When visiting the Kew Botanical Gardens, it is easy to loose yourself in the magnificent gardens, the different areas which showcase different variety of trees, flowers and the various follies like the Pagoda. But since it was raining the day we visited we took refuge in the Palm House and the Kew Palace.
The Kew Palace was one of King George III residences. King George III was born in 1738 and died in 1820. He grew up at Kew and later lived there with his children, hidden from public eyes, as he suffered mental illness.
His wife, Queen Charlotte, was a keen botanist and helped expend the Kew Gardens.
Visiting Kew Palace was a treat. Not all places from this era are as well tended to, and taken care of with such care and precision. The people welcoming you are dressed up in Victorian clothes and it’s just one more little detail that helps you project into history.
Part of the house has been restored and features beautiful furniture, part of it has been kept untouched and is very educational.
The map distributed at the entrance
As you walk in, you will most likely start by the King’s Ante room and the King’s library. There aren’t any books in the library anymore but the rich wooden panels of the walls shows how comfortable this room must have been.
Next is Pages’ waiting room where a short film is shown. Queen Charlotte herself (!) describes her happy life in the Palace and tells about her 15 children, all but two of whom survived into adulthood.
The King’s breakfast room displays an amazing doll house:
It would have been nice to see the dolls that went with it.
Another interesting piece in the King’s Breakfast room is the above fringe loom. I just had never seen anything like it and didn’t even think about how fringes could be made!
Next and last for the ground floor is the King’s dining room:
The table is set with some fancy dishes from the Victorian times, like a truffle pie, some quails and lobster. King’s needed to impress so they imported the best food from all over the world and lot’s of receipes used were French.
As you head to the 1st floor, you will probably start by visiting Princess Elizabeth’s bedroom. Princess Elizabeth was very artistic and despite being of a fairly large stature, she designed quite a small bed for herself.
Princess Elizabeth was the Queen’s favorite daughter and the only one to live on the same floor as her mother.
An interesting feature in Princess Elizabeth’s bedroom is that the wall opposite the bed is nude. It is a bit weird but interesting to see the layers of bricks, wood and other material used in the construction.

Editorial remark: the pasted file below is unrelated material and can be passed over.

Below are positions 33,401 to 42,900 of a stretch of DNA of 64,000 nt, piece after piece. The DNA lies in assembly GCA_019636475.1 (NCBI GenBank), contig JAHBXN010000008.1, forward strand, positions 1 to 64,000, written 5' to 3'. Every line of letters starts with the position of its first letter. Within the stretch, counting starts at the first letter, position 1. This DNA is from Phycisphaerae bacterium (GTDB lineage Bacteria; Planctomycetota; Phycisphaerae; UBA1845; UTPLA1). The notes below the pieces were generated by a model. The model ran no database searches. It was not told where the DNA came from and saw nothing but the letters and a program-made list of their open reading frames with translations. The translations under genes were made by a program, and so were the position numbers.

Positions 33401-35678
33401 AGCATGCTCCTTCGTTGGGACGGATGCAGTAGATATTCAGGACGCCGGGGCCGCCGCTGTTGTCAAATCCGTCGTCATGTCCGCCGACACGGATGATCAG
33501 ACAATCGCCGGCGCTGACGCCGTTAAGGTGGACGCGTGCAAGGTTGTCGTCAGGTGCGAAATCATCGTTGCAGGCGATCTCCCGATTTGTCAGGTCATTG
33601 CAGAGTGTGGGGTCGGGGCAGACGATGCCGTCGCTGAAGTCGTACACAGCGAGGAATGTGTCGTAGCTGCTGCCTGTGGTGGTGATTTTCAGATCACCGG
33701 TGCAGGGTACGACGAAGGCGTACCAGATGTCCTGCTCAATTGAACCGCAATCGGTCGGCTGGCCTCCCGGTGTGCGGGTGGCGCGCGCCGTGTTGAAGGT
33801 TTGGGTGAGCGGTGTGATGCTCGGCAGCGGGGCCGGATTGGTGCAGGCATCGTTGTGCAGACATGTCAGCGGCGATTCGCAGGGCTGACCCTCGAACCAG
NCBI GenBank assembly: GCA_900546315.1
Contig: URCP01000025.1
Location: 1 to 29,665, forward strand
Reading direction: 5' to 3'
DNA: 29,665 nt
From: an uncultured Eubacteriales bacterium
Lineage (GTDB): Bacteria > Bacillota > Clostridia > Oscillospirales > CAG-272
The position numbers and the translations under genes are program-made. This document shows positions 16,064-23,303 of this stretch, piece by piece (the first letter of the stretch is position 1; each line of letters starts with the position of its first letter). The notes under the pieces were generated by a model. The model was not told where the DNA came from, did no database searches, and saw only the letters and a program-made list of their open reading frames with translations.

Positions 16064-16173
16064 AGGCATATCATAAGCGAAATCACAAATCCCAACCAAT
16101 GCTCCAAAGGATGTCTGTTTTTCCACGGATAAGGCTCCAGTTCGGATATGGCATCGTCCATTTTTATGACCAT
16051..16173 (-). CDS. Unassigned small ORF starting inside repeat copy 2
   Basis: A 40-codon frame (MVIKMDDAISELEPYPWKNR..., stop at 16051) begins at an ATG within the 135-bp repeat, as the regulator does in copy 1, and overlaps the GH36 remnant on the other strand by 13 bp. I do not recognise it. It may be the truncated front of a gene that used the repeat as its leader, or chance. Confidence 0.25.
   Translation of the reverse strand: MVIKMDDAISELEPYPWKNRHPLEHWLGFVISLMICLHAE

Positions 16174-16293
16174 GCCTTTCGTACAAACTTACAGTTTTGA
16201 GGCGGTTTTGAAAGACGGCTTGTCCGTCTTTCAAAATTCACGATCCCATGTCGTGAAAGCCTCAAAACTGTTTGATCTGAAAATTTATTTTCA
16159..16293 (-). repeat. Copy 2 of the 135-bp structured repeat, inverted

The next room is Queen Charlotte’s bedroom. Simple, elegant with a real Queen size bed!
The chair upfront is where she died in 1818.
A beautiful example of a 19th century medicine cabinet
The room across the Queen’s room is of course her boudoir:
And the next room her drawing room where she would receive and entertain visitors:
The grand piano in the drawing room has 2 sets of keyboard. It seems to be a very specific type of piano called a harpsichord but I can’t be sure of this one. Beautiful anyway!!
Up to the 2nd floor where the rooms have not been restored.
Princess Amelia’s bedroom:
The bed was probably under the vaulted ceiling but it’s unclear how the room was set up. The door behind was probably sealed.
Princess Augusta’s bedroom:
Their ‘chic’ closet:
The ghost of the Powder room:
The library, with… a modern touch!! as I really don’t think they had computers back then! Nor lamps or electricity for that matter:
There is one more floor to the house which was the servant quarter. It hasn’t been touched or restored for 200 years and is off limit.
It’s time to go back down using these nice stairs:
And off to the garden in the back of the palace.
Kew Palace is a charming home, not extremely big but it looked very comfortable. It’s been beautifully restored and is totally worth the visit, especially on a rainy day!
And if you are interested to learn more about the Kew Gardens in general, there are 2 books I would recommend:
A Year at Kew follows the Kew’s experts and highlights by month the gardens evolution. Although it was first edited in 2005, because it’s a BBC book, I think it’s totally worth it.
The other great book available is this guide:
The Kew Souvenir Guide is like Kew bible and is a great coffee table book! At $10, it’s a bargain.
If you haven’t seen my post on the Palm House, you should check it out!